Lessons from My Closeup

Speaking on camera looks easy. It isn’t. I can say that based on personal experience.

I was filmed for a Verizon FiOS1 News Long Island segment on its series, “Money & Main $treet.” (You can watch it here: https://vimeo.com/27920578)

Although the segment on air lasted about 2 1/2 minutes, it took roughly 30 minutes to shoot.

The producer said six words that jinxed us: “Let’s do this in one take.” While the first take wasn’t awful, I felt my legs shaking throughout. Happily, through no fault of my own, I got a second chance.

I genuinely enjoy performing, but I suspect that’s not the case for everyone.

If you’re called to do an on-air interview, whether it be radio or TV, consider engaging the services of a media trainer (we’ve got you covered there). No one is born knowing how to field interview questions and appear and sound natural doing it.

In addition, here are some things I learned that could prove helpful:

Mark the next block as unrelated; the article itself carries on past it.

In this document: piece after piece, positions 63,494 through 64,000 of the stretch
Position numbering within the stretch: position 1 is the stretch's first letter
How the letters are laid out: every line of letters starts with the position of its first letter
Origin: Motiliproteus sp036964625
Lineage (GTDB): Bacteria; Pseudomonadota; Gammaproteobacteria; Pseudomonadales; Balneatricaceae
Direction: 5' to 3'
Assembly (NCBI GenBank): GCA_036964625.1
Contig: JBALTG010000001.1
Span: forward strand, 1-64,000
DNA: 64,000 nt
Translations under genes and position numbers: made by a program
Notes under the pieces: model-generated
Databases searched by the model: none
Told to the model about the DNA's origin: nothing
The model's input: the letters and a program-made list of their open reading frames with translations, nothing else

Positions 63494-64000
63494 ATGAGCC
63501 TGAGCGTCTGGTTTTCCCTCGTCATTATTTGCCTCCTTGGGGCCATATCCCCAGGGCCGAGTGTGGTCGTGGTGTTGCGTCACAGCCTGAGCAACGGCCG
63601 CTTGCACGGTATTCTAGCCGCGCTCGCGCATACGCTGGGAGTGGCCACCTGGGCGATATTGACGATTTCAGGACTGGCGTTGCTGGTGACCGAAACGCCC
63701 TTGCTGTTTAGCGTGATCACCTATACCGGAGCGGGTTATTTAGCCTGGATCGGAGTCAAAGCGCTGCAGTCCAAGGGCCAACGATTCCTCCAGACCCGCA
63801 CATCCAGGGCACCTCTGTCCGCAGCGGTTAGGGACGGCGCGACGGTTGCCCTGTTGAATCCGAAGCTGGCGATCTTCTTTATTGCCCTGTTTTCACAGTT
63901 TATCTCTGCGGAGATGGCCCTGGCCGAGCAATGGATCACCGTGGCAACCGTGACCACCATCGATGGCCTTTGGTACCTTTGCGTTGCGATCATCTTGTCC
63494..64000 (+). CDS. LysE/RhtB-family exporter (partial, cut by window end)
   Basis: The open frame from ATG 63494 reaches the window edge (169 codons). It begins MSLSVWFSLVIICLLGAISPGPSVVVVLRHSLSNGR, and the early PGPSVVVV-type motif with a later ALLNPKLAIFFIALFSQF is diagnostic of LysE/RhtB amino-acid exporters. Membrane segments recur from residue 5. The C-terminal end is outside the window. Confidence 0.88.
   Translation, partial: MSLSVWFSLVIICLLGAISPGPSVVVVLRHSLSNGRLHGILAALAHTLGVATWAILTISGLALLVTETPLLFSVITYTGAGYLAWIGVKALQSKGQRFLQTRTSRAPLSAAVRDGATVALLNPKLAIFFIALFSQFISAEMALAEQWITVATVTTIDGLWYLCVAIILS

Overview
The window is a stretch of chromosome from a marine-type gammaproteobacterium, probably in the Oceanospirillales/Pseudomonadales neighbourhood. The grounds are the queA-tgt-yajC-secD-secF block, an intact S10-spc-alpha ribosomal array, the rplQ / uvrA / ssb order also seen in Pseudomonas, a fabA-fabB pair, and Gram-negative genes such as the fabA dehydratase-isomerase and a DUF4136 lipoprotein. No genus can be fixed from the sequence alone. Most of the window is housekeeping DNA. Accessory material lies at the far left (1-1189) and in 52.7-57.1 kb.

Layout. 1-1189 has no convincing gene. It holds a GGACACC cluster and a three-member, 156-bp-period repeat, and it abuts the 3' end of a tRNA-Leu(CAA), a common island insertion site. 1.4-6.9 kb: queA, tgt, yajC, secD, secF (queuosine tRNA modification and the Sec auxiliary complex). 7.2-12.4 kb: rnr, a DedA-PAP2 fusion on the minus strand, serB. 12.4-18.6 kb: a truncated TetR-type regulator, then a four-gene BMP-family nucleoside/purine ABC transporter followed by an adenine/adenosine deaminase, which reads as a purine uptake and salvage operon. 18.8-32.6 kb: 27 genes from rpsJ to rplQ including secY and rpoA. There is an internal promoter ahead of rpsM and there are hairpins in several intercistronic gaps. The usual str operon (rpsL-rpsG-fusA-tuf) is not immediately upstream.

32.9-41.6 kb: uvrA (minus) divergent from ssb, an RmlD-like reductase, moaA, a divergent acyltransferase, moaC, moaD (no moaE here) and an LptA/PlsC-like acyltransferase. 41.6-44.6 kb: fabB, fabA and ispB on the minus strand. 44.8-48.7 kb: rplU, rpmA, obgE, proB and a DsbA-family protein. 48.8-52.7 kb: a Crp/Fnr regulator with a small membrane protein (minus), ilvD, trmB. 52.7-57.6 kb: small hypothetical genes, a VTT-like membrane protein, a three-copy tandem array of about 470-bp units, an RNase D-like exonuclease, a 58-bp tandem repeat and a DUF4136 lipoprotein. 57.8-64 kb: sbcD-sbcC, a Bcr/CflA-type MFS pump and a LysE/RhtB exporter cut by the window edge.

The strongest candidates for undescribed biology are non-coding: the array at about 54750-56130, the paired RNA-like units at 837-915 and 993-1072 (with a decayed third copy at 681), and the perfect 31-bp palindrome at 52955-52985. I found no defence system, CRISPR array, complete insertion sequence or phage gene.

1. Ask for a list of questions in advance. That way, you can prepare and have some statistics on the ready.
  2. Don’t count on the interviewer to calm you down. She has to focus on her own performance.
  3. Try to ignore the glaring light. Otherwise, your now-beady eyes will blink uncontrollably.
  4. If you con yourself into thinking you’re just having a conversation with your interviewer, you can (kind of) forget that the camera is rolling.
  5. Even professionals make mistakes and must stop for another take.
  6. Perform a balancing act. While you’ll want your adrenaline to flow to give you a heightened sense of alertness, you can control your nerves by remembering that the clip will air once or a few times at most. Too many jitters, you’ll stumble over your words. Too few, and you’ll appear wooden.

Finally, keep in mind that viewers don’t expect you to be a polished presenter. You have a day job.